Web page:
You may have heard that it’s good to start drawing less with just wrist and fingers and move with your whole arm. There is nothing inherently wrong with drawing this way, but being able to use your whole arm opens up a lot more range of motion and different types of lines, including bigger, smoother lines. Let’s look at how to actually do that, what can go wrong and how to get over those challenges.
if you are drawing on A4, try to fill its height with the pose rather than drawing in a small area of it.
If A3, you can get away with poses filling the width especially for short poses, but it’s also good to sometimes go larger and fill the whole page. Going larger depends on your materials and your time for the pose.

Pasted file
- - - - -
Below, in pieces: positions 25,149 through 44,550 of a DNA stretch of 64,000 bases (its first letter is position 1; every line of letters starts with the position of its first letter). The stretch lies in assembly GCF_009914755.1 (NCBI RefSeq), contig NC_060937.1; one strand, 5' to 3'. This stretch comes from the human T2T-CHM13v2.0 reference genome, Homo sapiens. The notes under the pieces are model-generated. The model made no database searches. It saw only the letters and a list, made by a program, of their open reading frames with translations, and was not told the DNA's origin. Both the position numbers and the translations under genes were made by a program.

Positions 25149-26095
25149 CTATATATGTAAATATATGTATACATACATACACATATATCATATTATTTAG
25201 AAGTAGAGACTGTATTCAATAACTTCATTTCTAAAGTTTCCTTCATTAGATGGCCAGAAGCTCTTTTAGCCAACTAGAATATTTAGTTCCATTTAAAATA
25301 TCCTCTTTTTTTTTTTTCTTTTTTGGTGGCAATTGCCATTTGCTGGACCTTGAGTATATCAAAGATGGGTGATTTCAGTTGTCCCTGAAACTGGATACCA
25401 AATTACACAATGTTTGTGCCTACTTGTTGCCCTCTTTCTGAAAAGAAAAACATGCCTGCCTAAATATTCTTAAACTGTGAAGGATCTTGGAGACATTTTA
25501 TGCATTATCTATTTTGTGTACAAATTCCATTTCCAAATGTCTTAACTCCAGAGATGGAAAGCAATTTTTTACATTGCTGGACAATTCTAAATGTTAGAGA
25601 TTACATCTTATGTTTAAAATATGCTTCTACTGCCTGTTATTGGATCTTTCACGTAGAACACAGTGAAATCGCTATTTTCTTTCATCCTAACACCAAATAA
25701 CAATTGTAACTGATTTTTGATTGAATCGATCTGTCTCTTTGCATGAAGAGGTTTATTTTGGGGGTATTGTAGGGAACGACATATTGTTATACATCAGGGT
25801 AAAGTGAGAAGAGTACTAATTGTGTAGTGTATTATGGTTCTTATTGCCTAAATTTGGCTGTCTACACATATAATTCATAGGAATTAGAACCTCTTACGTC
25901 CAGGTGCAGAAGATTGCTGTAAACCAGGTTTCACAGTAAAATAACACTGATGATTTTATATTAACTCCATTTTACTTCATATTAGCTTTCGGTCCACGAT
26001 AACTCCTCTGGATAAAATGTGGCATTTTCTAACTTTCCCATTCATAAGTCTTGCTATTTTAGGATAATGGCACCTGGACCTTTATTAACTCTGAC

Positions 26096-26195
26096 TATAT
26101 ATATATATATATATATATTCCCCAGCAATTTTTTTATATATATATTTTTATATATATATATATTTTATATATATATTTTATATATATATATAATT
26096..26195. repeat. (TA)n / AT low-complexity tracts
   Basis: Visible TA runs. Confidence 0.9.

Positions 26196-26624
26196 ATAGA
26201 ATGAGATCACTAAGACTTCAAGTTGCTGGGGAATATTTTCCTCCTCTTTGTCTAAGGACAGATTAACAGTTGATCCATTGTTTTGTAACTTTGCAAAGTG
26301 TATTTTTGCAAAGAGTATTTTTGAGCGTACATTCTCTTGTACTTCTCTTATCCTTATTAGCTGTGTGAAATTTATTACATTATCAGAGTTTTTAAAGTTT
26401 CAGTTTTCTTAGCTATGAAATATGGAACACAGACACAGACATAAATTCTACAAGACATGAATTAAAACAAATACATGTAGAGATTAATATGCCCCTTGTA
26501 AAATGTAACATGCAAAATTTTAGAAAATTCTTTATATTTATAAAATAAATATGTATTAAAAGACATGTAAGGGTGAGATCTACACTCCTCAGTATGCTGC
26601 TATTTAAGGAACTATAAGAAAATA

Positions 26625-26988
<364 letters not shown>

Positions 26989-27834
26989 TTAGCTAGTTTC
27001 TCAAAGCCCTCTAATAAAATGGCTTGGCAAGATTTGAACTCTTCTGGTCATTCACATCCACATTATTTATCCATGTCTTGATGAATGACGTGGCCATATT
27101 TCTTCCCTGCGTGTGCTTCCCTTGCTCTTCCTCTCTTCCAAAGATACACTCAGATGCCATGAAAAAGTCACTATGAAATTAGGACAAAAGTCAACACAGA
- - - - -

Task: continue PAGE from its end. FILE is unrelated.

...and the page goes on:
Drawing flat on a table can hinder the marks you want to make. It encourages you to hunch over the paper to get a good angle on it,
and if you’re not hunching over it, you may be skewing your view of it.
So a board or sketchbook leaning against a table or chair, an easel, or a sketchbook on a raised knee could work too.
Guys if you don’t normally draw like this, it’s going to be awkward and uncomfortable at first, a bit like writing with the wrong hand. You might even think that those guys at Love Life Drawing don’t know what they’re talking about.
Every new skill in drawing starts with the hump. It’s a struggle, it makes no sense. In fact, it makes things worse than they were before.
If you can get through that part of the learning, you’ll come down the other side of the hump with a new world opening up to you.
So during today’s practice, try to start engaging more of your arm, get those big smooth lines flowing. See you tomorrow!